Expecting the Unexpected: Assessing Emissions Impacts and Physical Climate Risk in a Global PandemicMedium Friday, August 14th 2020
At Dynamo Energy Hub’s virtual event this summer, the Rhodium Group’ energy and climate experts emphasized that the pandemic has not lowered greenhouse gas emissions to the point of mitigating climate change.
According to Emily Wimberger, Climate Economist at Rhodium Group: “While US emissions have fallen under the COVID-19 lockdown, we are still not on target for deep decarbonization and we will continue to face physical damages associated with climate change for the foreseeable future.”
Understanding and quantifying the risks of climate change has become increasingly important for investors, businesses, policymakers, and individuals. The Rhodium Group combines science and economics to first understand the trajectory of climate change in detail, and use this information to estimate and forecast precise economic impacts on real estate values, agricultural yields, and demand for commodities, to name a few.
How the virus and lockdown battered the economy?
Before laying out Rhodium’s emissions projections for the next ten years, Hannah Pitt, Senior Analyst for Climate & Energy at the Rhodium Group described energy market trends in the US in light of COVID-19. Oil took the hardest hit as non-essential travel sharply dropped: jets stayed grounded and cars parked. This led to a 30% decline in petroleum consumption year-on-year in mid-April.
While people stayed at home, electricity demand also shrank but by a smaller margin. At its peak decline, people used 16% less electricity than the previous year. Consumption recovered quickly, though: current demand is already only 4% below pre-COVID levels.
Decreased energy demand largely affected the more inefficient sources of power generation. Many coal power plants were shut off as they face significantly higher operating costs than wind, solar, and nuclear. In April, for the first time in recorded history, more energy was generated from renewable sources than from coal. Since then, coal powered generation has increased again.
In spite of this rebound, Pitt is certain that “the current pandemic and the economic slump are likely to continue the steady decline in coal that we have seen for many, many years to come.”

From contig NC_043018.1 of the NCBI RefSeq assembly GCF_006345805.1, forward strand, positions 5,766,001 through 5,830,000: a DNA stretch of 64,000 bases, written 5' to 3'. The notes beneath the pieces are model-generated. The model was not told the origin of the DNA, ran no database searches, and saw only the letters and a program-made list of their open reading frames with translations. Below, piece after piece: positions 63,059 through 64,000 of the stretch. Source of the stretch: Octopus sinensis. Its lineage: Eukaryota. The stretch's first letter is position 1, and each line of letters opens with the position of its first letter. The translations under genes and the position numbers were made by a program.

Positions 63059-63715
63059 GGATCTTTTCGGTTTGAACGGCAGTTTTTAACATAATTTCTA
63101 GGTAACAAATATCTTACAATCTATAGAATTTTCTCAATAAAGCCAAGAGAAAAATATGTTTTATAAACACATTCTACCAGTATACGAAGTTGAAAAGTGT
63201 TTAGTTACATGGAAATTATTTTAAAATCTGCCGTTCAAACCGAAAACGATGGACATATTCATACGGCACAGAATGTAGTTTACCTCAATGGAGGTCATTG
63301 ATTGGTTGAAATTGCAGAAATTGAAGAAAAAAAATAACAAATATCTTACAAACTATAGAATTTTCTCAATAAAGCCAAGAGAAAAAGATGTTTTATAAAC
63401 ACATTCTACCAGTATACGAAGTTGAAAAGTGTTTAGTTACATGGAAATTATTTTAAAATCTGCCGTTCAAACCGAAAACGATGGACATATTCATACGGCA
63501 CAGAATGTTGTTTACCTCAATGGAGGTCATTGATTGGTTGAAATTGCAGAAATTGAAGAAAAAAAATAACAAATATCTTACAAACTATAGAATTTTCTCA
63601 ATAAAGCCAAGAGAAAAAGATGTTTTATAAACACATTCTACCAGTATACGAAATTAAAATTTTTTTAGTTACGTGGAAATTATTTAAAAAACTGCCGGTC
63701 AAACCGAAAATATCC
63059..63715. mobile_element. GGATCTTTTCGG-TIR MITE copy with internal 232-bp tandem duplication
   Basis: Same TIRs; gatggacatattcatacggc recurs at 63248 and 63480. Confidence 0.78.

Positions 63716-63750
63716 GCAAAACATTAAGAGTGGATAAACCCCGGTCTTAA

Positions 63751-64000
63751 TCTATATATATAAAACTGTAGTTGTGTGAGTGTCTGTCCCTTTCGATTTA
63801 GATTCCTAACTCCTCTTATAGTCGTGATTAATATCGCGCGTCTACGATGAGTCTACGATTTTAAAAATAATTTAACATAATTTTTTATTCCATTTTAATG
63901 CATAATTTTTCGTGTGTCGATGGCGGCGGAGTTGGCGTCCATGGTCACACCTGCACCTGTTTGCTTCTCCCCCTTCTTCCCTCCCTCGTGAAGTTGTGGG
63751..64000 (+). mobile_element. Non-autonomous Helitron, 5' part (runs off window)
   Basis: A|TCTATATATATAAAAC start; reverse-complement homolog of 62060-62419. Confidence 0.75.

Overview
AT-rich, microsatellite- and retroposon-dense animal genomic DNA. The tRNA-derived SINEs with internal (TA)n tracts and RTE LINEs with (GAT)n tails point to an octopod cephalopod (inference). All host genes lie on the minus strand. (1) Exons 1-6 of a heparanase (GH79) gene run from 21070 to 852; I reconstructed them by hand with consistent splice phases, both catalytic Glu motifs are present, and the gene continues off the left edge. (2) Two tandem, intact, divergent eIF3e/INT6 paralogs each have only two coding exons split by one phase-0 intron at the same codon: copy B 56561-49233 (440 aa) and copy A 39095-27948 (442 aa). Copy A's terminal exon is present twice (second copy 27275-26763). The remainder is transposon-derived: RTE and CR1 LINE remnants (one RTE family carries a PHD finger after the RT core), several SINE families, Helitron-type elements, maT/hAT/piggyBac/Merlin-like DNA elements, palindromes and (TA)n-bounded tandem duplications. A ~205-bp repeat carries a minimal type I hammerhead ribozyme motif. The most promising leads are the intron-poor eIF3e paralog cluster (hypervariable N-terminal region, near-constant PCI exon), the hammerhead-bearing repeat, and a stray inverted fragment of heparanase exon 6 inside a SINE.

To date, coal usage has declined by 40% from its peak in 2008.
While both the transportation and power sectors already show strong signs of recovery, industrial production is still low. Driven by reduced demand for energy-intensive goods like cement, aluminum, and steel, the current industrial downturn has nearly reached Great Depression levels, with a 16% drop in production compared to 18% 90 years ago.
Two key lessons: GDP will stay down, emissions won’t
Rhodium Group offered two key takeaways from their research into this downturn. First, the recession will have a lasting economic impact: In 2017, nine years after the financial crisis, GDP levels were still 12% below Congress’ pre-crisis projections for that year.
Second, and more important, “Covid-19 is not a replacement for long-term climate policy”, as Pitt put it. “While emissions have fallen and might remain lower than anticipated, this is not a cause for celebration: reducing emissions by lowering economic growth is the most painful and expensive way to go about it.”
Rhodium estimates that the economic downturn and the subsequent reduction in emissions cost us between $2,500 to $3,000 per ton of reduced CO2 due to the loss in economic activity.
What to do? — Research, forecast, and prepare.
As the climate continues to change, Rhodium endeavors to understand the risks these changes pose to investments and livelihoods. But modeling the precise trajectory of both climate change and its effects is challenging. Sea level rise, for example: the shift in tides, melting ice shelf, local ocean-land dynamics, and many other factors all interact and must be factored in. Therefore, sea levels rise is difficult to project and can vary significantly depending on geographic area, as Grover-Kopec explained:
“A 2 ft global average rise in sea levels would cause a 5 ft level rise in Galveston on the Gulf Coast, and only half a foot or so in the Seattle area.”
The same holds true for hurricanes, precipitation changes, and inland flooding.
From their climate model, Rhodium experts are able to translate their insights into economic impacts: Will real estate values change? How much will energy prices rise? Collaborating with economists from the universities of Berkeley, Chicago and Rutgers, they found that most of the climate change effects on the economy are non-linear. This means that while higher temperatures might increase corn yields in the Upper Mid-West, the same temperature increase could turn regions further south uninhabitable. Rhodium finds similar impact on changes in electricity consumption, and even crime and mortality rates.
Rhodium’s energy and climate team expects climate change to lower global GDP by 0.39–7.57% every year. In comparison, Covid-19 and other pandemics on average are causing annual losses of 0.14–1%.
If you missed this event and would like to learn more, the event recording can be accessed here.
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